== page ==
In her biweekly column, Kitchen Basics, Susan Pachikara of Cardamom Kitchen demystifies essential cooking skills with step-by-step instructions and her own handsome photos. Whether she's showing us how much brown sugar we're meant to "pack"(or is it cram?) into measuring cups or how to detect when our onions are properly caramelized, Susan is the nonna we never had -- until now. Now, go on and get cozy under her wing.
This week, Susan demonstrates how to peel, chop, and core tomatoes.
In Illinois, midsummer is ushered in with the flash of fireflies and the radioactive buzz of dog-day cicadas searching for love. Fuzzy-faced sunflowers tower over Queen Anne’s lace and Black-eyed Susans. In the kitchen, the spotlight shifts from sweet corn to vine-ripened tomatoes, which spruce up salads, top backyard burgers, and bring the taste of summer to a slew of other dishes.
How to Select Tomatoes
Select tomatoes that are wrinkle-free and feel weighty in your palm. When given a gentle squeeze, the fruit should feel soft, but not squishy. Since ripe tomatoes have a relatively short shelf life, try to gobble them up as quickly as possible. If you end up with a surplus, store them at room temperature in a single layer. Avoid chilling them in the refrigerator as it makes their lush flesh grainy.
How to Peel Tomatoes
Tomatoes must be peeled (and seeded) to produce bisque and other silky, smooth dishes. It’s a simple process that can also be used to skin peaches and other stone fruit.
Hold the tomato with the bottom side facing up. With a sharp chef’s, paring, or serrated knife, cut an "x" in the skin. Repeat with the rest of the tomatoes.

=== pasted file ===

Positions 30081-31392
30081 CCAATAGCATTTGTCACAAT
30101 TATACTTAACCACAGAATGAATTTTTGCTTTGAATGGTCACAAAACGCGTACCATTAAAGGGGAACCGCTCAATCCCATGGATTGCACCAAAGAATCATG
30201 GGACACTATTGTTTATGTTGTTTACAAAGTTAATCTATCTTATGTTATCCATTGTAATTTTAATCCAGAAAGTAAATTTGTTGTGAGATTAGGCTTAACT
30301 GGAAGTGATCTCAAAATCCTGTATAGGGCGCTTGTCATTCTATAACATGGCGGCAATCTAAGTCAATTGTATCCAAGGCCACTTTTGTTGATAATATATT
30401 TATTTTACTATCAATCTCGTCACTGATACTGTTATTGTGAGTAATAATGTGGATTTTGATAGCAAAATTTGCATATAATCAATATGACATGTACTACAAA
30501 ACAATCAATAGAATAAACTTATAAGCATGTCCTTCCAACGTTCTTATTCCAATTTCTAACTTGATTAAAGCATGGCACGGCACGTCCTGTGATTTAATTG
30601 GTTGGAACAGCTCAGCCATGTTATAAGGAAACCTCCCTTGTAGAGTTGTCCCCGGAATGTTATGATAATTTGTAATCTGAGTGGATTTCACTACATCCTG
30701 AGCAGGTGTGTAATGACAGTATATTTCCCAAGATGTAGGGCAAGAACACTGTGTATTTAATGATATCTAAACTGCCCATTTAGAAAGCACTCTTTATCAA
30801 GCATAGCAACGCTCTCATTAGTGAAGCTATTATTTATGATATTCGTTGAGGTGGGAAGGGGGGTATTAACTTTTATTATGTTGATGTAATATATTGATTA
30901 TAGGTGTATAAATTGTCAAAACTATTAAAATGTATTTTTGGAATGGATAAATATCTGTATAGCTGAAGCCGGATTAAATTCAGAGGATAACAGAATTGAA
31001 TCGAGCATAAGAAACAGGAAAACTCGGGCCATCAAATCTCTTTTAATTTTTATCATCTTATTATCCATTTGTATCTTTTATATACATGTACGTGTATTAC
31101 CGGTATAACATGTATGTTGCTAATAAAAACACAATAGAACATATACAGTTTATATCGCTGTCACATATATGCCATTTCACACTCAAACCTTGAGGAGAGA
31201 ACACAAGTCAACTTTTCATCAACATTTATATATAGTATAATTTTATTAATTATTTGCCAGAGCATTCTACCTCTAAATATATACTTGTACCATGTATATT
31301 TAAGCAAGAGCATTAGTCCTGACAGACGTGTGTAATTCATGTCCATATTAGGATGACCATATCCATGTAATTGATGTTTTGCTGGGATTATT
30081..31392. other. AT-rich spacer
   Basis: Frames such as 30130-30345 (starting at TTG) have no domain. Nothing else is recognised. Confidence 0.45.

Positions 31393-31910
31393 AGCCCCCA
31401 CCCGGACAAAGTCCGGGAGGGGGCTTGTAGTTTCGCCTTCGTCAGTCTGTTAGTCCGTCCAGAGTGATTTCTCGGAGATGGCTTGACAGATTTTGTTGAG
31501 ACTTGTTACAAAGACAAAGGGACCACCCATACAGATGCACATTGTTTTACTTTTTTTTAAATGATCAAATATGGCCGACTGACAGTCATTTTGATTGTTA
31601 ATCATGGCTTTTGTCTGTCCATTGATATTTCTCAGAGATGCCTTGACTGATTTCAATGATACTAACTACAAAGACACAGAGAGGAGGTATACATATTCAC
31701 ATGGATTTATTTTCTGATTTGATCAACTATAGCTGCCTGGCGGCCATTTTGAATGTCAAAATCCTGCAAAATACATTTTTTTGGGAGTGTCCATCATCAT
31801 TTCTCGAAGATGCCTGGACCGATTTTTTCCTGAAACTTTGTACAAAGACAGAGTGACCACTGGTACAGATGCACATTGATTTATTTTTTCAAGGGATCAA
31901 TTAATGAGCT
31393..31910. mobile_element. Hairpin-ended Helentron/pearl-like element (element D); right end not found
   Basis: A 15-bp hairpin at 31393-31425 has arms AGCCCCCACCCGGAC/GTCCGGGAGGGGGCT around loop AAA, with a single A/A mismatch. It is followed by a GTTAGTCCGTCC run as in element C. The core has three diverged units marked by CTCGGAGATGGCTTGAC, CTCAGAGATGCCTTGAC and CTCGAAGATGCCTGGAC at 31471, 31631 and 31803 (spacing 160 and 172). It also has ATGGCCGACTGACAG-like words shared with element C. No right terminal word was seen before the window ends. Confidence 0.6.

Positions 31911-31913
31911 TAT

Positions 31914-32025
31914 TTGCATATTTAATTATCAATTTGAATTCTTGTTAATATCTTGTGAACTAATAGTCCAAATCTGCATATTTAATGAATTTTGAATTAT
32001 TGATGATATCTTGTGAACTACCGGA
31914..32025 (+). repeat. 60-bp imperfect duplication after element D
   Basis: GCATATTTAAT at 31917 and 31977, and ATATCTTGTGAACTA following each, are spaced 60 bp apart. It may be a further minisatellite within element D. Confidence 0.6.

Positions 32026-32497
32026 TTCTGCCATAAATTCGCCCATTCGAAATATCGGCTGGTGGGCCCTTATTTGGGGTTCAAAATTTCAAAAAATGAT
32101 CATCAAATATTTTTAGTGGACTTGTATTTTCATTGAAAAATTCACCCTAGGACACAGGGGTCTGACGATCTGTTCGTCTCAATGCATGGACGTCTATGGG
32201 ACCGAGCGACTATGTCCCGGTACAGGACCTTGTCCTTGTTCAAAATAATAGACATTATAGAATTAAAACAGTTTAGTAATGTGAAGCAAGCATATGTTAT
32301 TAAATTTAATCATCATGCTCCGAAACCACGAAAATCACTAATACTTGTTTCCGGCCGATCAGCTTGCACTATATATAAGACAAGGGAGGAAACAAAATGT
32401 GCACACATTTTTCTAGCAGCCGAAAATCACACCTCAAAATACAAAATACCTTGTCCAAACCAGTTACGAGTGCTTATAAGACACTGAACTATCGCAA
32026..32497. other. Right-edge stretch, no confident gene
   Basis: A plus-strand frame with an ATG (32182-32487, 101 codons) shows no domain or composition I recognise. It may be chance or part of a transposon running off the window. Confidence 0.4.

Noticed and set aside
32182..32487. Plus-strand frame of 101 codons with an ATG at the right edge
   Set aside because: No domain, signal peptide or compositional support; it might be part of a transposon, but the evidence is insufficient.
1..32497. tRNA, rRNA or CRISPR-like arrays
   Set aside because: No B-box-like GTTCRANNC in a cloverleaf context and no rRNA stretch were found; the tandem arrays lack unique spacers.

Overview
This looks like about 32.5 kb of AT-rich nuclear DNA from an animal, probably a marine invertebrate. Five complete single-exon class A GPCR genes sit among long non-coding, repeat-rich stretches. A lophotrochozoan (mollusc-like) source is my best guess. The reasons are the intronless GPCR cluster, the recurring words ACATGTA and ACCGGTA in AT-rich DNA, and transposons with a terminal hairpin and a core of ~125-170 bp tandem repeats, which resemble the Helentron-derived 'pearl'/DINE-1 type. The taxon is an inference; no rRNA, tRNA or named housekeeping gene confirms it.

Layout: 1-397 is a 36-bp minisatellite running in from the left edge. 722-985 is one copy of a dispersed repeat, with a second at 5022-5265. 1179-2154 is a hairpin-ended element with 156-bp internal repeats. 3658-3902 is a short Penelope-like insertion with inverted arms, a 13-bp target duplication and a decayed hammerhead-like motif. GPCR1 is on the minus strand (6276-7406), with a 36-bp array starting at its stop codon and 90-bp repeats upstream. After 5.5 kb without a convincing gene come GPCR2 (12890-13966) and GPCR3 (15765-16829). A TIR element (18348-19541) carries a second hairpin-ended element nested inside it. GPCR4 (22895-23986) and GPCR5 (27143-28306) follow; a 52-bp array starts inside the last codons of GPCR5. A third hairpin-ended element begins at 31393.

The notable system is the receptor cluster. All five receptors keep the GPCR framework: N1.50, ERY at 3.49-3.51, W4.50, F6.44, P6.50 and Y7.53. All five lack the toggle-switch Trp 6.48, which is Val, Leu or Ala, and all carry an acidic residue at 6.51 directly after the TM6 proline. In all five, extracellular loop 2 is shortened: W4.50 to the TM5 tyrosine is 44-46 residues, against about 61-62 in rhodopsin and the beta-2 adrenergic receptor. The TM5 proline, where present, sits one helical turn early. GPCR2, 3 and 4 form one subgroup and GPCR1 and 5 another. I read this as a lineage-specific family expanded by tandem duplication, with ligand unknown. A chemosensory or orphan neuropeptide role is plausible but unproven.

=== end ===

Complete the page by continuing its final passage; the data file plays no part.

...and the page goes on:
Fill a large bowl with water and ice and set it aside.
Bring a large pot of water to a boil. Carefully lower each tomato into the boiling water, using tongs or a deep ladle. After 45 seconds, transfer each tomato to the ice water bath to stop the cooking.
Peel away the skins, beginning at the cross of the "x."
How to Remove Seeds from Tomatoes
Slice the tomato (peeled or not) in half widthwise. Hold one half of the tomato over a bowl. Use your thumb and index finger to gently force out the seeds.
If the seeds cling to the flesh, gently tap the tomato against the cutting board, cut side down.
How to Slice Tomatoes
The first step in slicing tomatoes is removing the core. Although it’s commonly done with a paring knife, I like the idea of removing it with a thin-edged measuring spoon as it’s a bit safer (making it a good job for kids).
Pierce and then encircle the flesh surrounding the stem end with a measuring spoon.
Place the tomato on its side on a cutting board, and then slice across the tomato widthwise.
How to Chop Tomatoes
Remove the core with a measuring spoon, as illustrated above. Place the tomato on its side on a cutting board and slice it in half.
Place one half on the cutting board with the cut side down. Rest one hand on top of the tomato to hold it in place. With your other hand, hold the knife parallel to the cutting board and slice across the tomato.
Hold the knife perpendicular to the cutting board, and slice across the tomato.
Rotate the tomato 90 degrees. Hold the knife perpendicular to the cutting board and cut across the tomato again.
How to Prepare Tomatoes for Stuffing
Remove the core with a measuring spoon, as illustrated above. Place the tomato on its side on a cutting board and slice off the top quarter. Through the enlarged opening, carefully scoop out the ribs and seeds with a spoon.
Susan uses diced fresh tomatoes in her garlicky, parsleyed tomato rice
I’d love to see your tips for prepping tomatoes! Share them with your fellow cooks in the comments section below.
Are you new to cooking? Tell me what skills you'd like to learn and your idea could be featured in an upcoming post!
Want more basic tips from Susan? Check out her previous post: Kitchen Basics: Whipped Cream.
All photos by Susan Pachikara.
Susan writes the blog Cardamom Kitchen to share her culinary experiences as an Indian-American rooted in the Midwest.